Hunting Fishing

Finally back on the water, he hits the bonanza: fish biting, then beating a storm

Roger George shows off a catch at San Luis Reservoir in this undated photo. He recently got back on the water after a relatively long layoff and describes the gamut of emotions.
Roger George shows off a catch at San Luis Reservoir in this undated photo. He recently got back on the water after a relatively long layoff and describes the gamut of emotions. Special to The Bee

It had been over 10 days since I had gone fishing last and I was feeling very antsy. The glowing fishing reports I got during my downtime didn’t help my demeanor. The darn bug I couldn’t shake had me coughing day and night, too, but I was getting better. Was I ready to hit it yet?

Doing my homework on the possibility of a trip, I could see that there was a window between some nasty storms that just might work for me. However, mixing in a full moon didn’t bode well. I doubled down on my medicine and kicked up my liquids and vitamins to be sure I was ready.

The night before the trip, I get everything ready so I could leave early to try to beat the storm front predicted to hit at noon. I go to bed around 9:30 a.m. and sleep soundly until around 1:15 a.m. when Mia (the pooch!) lets me know she needs to go out. I let her out, but she doesn’t come back! I spend five minutes calling her. Now I’m going around the yard with the flashlight, half-naked and cold, when I finally see she’s got a possum cornered behind the house. Darn dog!

I get back in bed, it’s 1:45! I’m awake now, but I need to sleep. I’m tossing around. I peek at the clock: 2:30. It’s nearly 3 when I move to the living room. I give up and turn on the coffee at 3:30. I hit the road at 3:58. Maybe I could nap later? I’m exhausted.

I get to the lake at 6 and I’m the second boat in line. Maybe I should catch that nap now? No – time to get excited!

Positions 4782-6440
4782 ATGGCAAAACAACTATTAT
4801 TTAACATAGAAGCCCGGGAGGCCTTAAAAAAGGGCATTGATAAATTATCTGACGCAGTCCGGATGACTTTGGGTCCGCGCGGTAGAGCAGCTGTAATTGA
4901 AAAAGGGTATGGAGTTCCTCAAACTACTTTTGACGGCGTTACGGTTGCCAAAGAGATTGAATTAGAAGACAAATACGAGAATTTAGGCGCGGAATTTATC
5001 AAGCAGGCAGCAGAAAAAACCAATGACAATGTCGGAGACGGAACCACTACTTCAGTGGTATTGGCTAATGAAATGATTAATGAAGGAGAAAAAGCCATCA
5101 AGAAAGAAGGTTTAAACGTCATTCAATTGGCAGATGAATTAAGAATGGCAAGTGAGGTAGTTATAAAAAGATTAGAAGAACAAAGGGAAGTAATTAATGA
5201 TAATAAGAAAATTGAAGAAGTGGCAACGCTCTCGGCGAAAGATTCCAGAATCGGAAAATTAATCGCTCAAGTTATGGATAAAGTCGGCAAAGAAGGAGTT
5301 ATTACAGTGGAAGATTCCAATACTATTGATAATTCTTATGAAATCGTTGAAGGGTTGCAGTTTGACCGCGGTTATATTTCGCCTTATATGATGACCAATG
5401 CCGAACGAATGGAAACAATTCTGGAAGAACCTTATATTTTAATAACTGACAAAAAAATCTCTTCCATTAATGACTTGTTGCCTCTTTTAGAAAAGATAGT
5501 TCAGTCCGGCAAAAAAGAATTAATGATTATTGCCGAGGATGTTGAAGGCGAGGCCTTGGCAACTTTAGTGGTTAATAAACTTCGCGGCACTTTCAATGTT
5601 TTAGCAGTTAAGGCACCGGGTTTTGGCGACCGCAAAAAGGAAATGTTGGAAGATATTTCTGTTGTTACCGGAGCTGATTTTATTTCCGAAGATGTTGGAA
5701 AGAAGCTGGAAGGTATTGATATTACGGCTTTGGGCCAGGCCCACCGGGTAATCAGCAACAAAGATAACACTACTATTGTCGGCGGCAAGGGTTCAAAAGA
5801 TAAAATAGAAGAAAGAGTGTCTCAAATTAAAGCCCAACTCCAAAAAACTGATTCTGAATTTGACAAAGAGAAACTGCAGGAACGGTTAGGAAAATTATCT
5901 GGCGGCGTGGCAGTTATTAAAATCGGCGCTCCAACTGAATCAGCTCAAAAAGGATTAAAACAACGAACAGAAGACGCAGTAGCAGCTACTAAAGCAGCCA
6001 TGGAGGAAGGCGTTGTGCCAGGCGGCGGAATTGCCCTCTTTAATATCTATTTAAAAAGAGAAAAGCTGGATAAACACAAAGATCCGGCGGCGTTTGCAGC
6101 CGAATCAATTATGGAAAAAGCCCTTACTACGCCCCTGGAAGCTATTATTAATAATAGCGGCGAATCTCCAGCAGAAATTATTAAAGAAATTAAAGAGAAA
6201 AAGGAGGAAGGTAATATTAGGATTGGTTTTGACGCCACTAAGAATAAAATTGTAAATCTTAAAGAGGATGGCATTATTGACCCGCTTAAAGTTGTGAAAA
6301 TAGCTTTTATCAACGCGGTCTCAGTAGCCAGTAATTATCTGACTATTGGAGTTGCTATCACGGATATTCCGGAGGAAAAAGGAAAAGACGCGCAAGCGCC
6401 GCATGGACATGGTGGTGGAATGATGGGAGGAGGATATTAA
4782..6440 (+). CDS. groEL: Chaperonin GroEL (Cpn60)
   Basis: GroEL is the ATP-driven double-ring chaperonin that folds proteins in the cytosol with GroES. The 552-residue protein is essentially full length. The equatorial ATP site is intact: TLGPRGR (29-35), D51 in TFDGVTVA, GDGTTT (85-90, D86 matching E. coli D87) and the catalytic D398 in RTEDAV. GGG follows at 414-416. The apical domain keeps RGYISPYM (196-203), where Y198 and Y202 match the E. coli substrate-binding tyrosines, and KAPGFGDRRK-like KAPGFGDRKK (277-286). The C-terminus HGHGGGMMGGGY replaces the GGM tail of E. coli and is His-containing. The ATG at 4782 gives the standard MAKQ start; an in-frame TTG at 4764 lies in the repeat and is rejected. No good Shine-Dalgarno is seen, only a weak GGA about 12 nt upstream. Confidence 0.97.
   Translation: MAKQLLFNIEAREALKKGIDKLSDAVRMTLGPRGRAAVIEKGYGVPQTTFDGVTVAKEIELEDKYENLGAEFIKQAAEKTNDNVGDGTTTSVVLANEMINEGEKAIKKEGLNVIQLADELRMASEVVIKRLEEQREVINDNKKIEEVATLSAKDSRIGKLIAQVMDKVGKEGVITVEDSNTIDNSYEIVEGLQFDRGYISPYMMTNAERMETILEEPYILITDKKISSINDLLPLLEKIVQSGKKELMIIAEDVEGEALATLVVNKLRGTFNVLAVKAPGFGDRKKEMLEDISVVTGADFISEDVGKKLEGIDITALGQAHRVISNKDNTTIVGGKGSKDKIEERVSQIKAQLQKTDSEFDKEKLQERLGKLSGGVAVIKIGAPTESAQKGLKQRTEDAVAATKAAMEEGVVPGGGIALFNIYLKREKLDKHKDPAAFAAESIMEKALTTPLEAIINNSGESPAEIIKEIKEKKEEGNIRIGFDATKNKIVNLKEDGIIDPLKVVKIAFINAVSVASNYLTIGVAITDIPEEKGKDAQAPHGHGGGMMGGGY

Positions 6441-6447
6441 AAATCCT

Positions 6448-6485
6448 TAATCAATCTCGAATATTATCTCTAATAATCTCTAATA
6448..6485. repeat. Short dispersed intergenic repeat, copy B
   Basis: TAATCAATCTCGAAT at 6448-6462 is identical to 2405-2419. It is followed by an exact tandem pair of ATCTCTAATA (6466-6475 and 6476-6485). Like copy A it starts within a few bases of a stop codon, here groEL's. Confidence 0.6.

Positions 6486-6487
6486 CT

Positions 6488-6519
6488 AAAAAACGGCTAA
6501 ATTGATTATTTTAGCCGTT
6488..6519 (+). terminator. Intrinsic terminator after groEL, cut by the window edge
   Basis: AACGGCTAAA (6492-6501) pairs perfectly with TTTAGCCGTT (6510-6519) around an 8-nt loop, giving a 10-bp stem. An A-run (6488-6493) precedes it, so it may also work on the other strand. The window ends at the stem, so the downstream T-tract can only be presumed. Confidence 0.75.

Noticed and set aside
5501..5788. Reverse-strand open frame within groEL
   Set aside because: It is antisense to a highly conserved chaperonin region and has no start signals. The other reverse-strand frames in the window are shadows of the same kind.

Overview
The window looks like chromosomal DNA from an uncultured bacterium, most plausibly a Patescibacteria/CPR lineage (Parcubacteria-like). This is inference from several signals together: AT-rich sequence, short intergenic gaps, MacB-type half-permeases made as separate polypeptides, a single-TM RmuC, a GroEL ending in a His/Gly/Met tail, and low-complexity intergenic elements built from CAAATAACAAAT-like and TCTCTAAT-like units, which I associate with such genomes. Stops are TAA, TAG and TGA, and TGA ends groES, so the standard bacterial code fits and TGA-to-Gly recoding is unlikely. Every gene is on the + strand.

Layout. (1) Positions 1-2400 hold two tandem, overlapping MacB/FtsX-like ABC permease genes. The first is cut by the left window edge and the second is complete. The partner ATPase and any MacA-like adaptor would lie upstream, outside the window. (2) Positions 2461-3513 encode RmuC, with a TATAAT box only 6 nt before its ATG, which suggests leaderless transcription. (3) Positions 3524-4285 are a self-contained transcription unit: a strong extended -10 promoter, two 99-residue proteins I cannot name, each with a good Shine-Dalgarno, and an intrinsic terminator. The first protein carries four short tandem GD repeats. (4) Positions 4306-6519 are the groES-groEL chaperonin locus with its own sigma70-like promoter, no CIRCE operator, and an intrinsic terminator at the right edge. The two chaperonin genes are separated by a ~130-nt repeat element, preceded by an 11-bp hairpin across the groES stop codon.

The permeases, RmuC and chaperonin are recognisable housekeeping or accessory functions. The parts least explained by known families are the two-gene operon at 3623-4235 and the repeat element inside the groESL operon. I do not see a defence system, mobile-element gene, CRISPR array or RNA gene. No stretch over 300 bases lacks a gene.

I launch. What do I do now? The water has fallen over 10 feet recently and the world has changed. I suddenly think of an area I haven’t fished for six months and head for it. I’m not sure why it seemed right, but why not?

I was working on my second Starbucks coffee, feeling temporarily better as I slowed and began trolling my area with the first plug I saw in my box. Fish began showing up all over on the sonar. I was just wondering if they might bite when my pole began pumping – a good one over 24 inches! I kept up this pace for the next hour with 10 fish. I wasn’t tired now!

Two hours later the rampage is still going on when I get a hard strike and the drag starts going out. The chunky striper fought like it was a 20-pounder, but it was just around 13-14 pounds. Still, a beauty. It swam away. Other anglers weren’t doing very well.

I was running out of gas by noon, and I knew there was a huge front coming just over the hills, so I decided it was time to go. Just as I left the lake the cold wind picked up and the raindrops began. I missed some bad stuff by 15 minutes.

As I limped back home I realized what a great trip it had been. Conditions had been crazy with a full moon, falling water and a big incoming storm, but I had somehow found a great area and just happened to pull out the right lure. Every second had been productive. Then getting out at the right time? A royal flush!

I think I slept over 12 hours when I got home. I guess the “never give up” thing actually works. Just don’t forget the caffeine!

NGU!

Roger George is The Bee’s fishing expert: rogergeorge8000@sbcglobal.net, Rogergeorgeguideservice on Facebook and @StriperWars

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